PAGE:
High Court finds discretion is not always the better part of valour


In a concerning case for borrowers, the High Court has ruled that a lender’s discretion to demand full repayment of a loan means exactly that.

The particular case before the court concerned a mortgage contract which was secured as a charge over a Grade 1 listed building in central London. Funds were being loaned on an interest only basis, and were advanced in part to assist with a remortgage, and in part to fund ongoing developing works with a view to convert the former office into a high class residential building.

Although the mortgage term was stated to be five years, there was a provision that permitted the lender to require full repayment of the mortgage at any time upon giving three months written notice. The lender could exercise this right as its “absolute discretion”. Such discretion was the focus of the hearing as the borrower claimed that in calling for the loan to be repaid early the lender had not acted in good faith or demonstrated a “Braganza” duty to behave rationally and not arbitrarily or capriciously.

The High Court dismissed the borrower’s arguments. It decided that the Braganza duty could not be implied since it was a feature of “relational” contracts where parties are on an unequal bargaining footing, such as employment contracts. In such circumstances the duty would protect the weaker party from an abuse of contractual power. Given the circumstances and the facts surrounding the loan, the court found a relative equality of bargaining power in this case.

While the Shakespearean expression might be loosely interpreted to mean caution is preferable to rash bravery, absolute discretion in this case really did mean that the lender could be rash if it so decided.

A further reason forwarded by the High Court was that the Braganza duty will only be implied in contractual decisions where the decision maker has a role in the ongoing performance of the contract creating a conflict of interest. Such ongoing performance was not a characteristic of this mortgage.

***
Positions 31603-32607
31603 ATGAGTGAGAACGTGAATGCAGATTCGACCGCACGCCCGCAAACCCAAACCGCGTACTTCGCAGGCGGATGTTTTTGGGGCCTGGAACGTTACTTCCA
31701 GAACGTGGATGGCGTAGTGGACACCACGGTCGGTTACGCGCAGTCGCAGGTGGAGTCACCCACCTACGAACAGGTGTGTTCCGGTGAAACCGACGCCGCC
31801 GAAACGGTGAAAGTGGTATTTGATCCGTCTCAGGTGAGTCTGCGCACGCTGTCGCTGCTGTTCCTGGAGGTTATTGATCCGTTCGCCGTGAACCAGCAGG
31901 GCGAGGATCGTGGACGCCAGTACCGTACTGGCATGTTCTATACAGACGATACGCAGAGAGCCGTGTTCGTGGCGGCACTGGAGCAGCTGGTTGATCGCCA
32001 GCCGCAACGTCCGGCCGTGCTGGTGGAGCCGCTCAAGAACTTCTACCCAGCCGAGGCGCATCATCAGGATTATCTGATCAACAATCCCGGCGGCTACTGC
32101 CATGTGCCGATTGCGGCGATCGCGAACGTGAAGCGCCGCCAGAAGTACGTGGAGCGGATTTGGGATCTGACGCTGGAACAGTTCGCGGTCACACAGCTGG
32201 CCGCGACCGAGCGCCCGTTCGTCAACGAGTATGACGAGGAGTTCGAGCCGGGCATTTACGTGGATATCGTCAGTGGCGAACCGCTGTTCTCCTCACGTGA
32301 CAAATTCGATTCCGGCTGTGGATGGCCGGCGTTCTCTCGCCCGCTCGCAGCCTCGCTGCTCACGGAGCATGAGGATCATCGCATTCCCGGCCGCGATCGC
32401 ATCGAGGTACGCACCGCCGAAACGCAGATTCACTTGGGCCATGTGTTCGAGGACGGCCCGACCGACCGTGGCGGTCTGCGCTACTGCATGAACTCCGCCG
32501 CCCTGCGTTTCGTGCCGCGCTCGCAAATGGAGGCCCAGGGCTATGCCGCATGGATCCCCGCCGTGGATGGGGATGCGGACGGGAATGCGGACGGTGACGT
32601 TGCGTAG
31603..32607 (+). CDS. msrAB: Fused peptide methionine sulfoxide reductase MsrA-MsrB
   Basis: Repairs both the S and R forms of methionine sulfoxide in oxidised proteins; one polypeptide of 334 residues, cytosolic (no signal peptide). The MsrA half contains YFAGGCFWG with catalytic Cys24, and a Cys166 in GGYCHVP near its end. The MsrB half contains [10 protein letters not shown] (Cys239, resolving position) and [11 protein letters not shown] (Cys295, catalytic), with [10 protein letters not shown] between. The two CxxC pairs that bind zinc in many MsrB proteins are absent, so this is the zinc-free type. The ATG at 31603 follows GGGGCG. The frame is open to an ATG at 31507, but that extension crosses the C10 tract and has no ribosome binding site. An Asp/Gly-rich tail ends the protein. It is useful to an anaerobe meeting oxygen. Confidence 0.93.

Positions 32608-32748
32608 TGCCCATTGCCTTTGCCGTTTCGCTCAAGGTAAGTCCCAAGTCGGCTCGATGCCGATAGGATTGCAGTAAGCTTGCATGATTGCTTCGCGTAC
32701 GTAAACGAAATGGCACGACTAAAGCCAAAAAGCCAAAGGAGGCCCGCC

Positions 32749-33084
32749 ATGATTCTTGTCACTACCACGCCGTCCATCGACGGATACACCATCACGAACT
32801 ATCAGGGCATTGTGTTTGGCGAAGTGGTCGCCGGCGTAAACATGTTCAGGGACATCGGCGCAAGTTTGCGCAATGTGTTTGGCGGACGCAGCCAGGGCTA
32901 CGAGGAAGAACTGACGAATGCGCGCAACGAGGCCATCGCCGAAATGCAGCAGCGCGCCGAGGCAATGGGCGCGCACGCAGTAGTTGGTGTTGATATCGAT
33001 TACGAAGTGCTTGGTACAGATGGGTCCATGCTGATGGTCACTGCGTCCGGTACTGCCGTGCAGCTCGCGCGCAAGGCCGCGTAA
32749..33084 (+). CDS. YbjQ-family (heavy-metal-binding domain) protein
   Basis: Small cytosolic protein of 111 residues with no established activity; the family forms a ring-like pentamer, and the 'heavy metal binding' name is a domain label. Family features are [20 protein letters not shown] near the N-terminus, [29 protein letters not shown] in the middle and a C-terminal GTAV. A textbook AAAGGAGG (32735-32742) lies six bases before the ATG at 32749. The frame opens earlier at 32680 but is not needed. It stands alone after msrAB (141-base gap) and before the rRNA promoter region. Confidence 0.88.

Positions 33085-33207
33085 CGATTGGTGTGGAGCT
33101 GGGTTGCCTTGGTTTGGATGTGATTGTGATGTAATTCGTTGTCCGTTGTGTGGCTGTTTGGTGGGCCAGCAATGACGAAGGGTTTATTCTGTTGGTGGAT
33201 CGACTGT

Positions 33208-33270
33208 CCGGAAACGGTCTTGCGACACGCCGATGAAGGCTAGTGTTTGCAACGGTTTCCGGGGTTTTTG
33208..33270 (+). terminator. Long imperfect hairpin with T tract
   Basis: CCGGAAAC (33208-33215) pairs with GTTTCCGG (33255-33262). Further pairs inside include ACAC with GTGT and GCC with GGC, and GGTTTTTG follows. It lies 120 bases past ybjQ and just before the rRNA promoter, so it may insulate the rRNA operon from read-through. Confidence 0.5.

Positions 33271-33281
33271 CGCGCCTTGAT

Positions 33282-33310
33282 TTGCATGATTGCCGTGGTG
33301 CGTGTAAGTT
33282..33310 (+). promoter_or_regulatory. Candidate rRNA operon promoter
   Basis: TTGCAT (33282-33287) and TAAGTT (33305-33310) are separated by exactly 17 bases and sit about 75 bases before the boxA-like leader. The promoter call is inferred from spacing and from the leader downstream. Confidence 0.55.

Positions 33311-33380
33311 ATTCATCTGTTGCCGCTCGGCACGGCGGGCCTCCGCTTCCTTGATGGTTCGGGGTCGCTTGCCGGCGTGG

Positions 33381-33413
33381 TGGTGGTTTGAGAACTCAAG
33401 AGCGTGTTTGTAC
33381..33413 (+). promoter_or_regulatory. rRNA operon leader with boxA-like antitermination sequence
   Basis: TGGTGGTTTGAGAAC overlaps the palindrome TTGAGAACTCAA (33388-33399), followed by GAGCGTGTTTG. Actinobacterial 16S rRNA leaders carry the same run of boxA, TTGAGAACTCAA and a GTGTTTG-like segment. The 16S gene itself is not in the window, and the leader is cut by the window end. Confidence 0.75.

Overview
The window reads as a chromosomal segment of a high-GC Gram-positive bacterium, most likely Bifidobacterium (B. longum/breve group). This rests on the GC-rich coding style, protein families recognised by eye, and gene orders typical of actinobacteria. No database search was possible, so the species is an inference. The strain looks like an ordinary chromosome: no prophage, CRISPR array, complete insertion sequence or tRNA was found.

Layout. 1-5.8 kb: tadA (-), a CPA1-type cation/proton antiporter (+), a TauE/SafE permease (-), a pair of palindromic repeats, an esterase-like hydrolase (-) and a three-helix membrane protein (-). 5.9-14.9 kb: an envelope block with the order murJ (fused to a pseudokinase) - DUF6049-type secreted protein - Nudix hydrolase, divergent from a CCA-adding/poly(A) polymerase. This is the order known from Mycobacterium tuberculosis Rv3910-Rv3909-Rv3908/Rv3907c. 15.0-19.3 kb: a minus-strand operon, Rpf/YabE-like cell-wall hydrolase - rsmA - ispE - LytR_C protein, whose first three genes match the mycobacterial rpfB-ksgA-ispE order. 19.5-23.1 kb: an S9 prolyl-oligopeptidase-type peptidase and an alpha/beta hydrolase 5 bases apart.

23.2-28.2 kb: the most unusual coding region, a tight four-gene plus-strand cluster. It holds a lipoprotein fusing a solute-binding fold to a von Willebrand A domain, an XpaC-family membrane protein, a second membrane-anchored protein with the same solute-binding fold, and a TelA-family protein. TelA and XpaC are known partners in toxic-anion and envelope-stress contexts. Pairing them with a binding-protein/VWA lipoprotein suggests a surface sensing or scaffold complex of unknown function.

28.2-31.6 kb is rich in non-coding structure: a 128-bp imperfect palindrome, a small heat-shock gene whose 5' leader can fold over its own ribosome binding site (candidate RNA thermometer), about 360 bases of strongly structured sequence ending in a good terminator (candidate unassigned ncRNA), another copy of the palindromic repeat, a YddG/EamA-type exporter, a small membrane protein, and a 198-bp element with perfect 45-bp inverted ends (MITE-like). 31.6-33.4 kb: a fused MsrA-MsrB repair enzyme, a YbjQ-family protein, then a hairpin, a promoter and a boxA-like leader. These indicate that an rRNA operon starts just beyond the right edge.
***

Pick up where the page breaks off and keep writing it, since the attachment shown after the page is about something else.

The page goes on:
The High Court highlighted that the contract’s standard terms had been amended to remove the need for a trigger event to occur prior to being entitled to call in the loan. Although this failed to switch the absolute right to demand repayment into a discretion, it underlined the lender’s rebuttal of the Baganza duty.

In passing the court observed that a secured lender owes a more limited duty of good faith in demanding repayment, particularly when the contractual terms are clear.

Ultimately the case was decided on its own facts, with the language of the loan agreement being cited as “clear and unequivocal” by the court in this case.

Such a decision reinforces the importance for the use of clear and unambiguous drafting in all contractual arrangements.

UBS AG v Rose Capital Ventures and others [2018] EWHC 3137 (Ch)


For further information and assistance on contract matters, please contact our Commercial Department for more information – call us or email by using the form to the right.This article was written by Edward Garston, Senior Associate​ at Pinney Talfourd LLP Solicitors. ​The contents of this article are for the purposes of general awareness only. They do not purport to constitute legal or professional advice. Specific legal advice should be taken on each individual matter. This article is based on the law as of December 2018.


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